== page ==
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Survey suggests Indus dolphin wiped out in upper range

Survey suggests Indus dolphin wiped out in upper range

KARACHI: A recent survey suggests that the Indus river dolphin might have been locally wiped out between Jinnah and Chashma barrages as the team couldn’t spot a single specimen. Both barrages are located in the Mianwali district of Punjab.

The survey team included experts from the World Wide Fund for Nature-Pakistan, Zoological Survey of Pakistan (ZSP) and provincial wildlife departments.

This is the second year in a row that WWF-Pakistan has conducted assessments to investigate the status of this species in different locations within its historical population range.

The ultimate objective of these assessments is to help make informed decisions for conservation planning.

This time the survey was carried out far north of the dolphin’s range from Jinnah to Chashma Barrage in the Indus.

The survey covered more than 70km area, which is close to the foothills of the Himalayas and has not been surveyed since 2006.

“Local communities interviewed during the survey supported the finding, also indicated by previous hypothesis that the Indus river dolphin is declining in the upper reaches of the Indus River,” said Dr Babar Khan, director wildlife at the WWF-P.

According to him, previous surveys estimated less than five dolphins within this river section, which was the smallest known sub-population of the species.

“There was concern that because of the small size of the population it may be wiped out in the near future,” he explained, adding that the survey methodology was consistent with the previous assessments used since 2001 which helped to obtain reliable and comparable data.

Among the potential factors which might have contributed to the range decline, he pointed out, included low discharge of the river during the dry season and habitat fragmentation by irrigation barrages.

“Reduced flow has a direct impact on the dolphins as this limits the physical habitat available for them, changes the depth of river, flow velocity and temperature of the water,” he said.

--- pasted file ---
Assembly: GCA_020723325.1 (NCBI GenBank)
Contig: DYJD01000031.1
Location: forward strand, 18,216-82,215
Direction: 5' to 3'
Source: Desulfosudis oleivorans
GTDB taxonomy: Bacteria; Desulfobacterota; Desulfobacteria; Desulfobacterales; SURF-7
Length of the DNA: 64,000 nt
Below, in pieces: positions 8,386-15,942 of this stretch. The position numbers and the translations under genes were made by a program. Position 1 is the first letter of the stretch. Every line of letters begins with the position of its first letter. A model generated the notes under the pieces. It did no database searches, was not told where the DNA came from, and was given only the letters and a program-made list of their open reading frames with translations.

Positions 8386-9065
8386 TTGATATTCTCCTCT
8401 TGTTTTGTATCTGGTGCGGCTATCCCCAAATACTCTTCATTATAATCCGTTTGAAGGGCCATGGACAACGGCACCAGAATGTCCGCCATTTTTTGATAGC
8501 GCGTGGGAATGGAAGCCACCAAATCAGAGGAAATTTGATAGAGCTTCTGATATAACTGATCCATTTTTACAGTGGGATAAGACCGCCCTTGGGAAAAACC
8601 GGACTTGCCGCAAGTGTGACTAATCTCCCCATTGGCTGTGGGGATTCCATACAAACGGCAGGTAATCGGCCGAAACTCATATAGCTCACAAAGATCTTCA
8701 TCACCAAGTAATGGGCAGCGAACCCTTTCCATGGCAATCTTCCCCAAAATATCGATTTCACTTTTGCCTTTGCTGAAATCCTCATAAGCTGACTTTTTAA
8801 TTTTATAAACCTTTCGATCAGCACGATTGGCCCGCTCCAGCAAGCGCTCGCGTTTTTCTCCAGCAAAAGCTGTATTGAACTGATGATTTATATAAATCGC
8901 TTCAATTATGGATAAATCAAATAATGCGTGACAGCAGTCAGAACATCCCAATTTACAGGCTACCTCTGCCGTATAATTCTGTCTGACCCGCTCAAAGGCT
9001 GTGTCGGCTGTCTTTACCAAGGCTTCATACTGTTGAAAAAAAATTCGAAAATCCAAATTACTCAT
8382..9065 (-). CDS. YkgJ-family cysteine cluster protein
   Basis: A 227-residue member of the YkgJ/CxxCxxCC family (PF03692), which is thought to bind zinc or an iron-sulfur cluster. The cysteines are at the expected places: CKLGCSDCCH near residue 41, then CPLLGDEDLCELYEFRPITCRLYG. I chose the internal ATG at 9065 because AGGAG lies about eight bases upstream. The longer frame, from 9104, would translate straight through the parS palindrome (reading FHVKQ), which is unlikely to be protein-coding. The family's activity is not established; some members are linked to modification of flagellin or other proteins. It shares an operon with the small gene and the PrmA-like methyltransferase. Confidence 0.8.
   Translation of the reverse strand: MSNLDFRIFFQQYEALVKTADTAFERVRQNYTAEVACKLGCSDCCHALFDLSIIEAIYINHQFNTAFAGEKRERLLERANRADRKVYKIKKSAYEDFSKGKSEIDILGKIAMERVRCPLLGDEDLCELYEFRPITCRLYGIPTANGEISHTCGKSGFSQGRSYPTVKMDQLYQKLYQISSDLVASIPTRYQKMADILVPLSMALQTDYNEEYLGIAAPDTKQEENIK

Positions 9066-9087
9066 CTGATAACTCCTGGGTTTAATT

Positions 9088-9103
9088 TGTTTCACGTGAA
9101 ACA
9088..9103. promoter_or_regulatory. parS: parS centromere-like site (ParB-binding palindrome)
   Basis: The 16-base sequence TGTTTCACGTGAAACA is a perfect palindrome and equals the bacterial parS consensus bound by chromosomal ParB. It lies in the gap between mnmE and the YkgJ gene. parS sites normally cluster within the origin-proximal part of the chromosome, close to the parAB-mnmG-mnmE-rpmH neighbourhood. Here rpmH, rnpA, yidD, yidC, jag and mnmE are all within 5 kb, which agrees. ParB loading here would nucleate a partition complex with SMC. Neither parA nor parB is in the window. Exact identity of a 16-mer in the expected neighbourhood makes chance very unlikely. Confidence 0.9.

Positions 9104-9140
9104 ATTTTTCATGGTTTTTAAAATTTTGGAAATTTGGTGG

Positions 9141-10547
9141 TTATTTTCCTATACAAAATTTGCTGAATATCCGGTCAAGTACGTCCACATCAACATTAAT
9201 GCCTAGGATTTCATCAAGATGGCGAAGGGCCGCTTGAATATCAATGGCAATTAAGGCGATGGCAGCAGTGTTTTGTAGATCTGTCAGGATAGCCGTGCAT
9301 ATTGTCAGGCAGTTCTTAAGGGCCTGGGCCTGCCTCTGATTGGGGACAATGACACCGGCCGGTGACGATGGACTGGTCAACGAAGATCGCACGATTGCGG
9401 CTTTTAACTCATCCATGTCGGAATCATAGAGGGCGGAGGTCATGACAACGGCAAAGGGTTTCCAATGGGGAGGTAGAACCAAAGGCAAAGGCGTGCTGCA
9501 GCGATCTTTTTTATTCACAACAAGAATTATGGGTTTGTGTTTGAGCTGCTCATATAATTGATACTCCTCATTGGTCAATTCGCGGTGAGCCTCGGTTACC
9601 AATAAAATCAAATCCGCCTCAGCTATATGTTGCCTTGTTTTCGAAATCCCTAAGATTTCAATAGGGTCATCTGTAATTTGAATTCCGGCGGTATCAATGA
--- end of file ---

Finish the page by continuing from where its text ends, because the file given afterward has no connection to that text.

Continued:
It is important to mention that the Indus river dolphin is an endangered freshwater cetacean and endemic to the Indus River system. The species are found in five sub-populations separated by barrages on the Indus.

According to Dr Gill Braullik, cetaceans expert and member of IUCN Cetacean Specialists Group, the dolphin population is now confined to just 20 per cent of their natural habitat range due to the construction of numerous dams and barrages along the Indus.

Dolphins are also threatened by stranding in irrigation canals and accidentally becoming caught in fishing nets.

Additionally, rapid industrialisation has significantly contributed to increased surface water pollution in the country, as over 90pc of industrial and domestic effluent make their way to the river untreated.

The situation is severe in the Indus tributaries which pass through major industrial areas as they carry even higher loads of pollutants than the main river itself.

Lack of periodic and proper mechanisms of water quality assessment of the river further intensifies the problem to identify those sections of the river which carry higher loads of waste.

Khalid Ayaz Khan, the director general of the Punjab Wildlife and Parks Department, said that a development project along the Indus had been initiated to establish three dolphin rescue and monitoring stations, a satellite telemetry study and translocation of stranded dolphins to the stretch of Indus River between Jinnah and Chashma barrages.

“This will help in the conservation of endangered fauna of the area, particularly the Indus river dolphin,” he said.

Published in Dawn, July 11th, 2018

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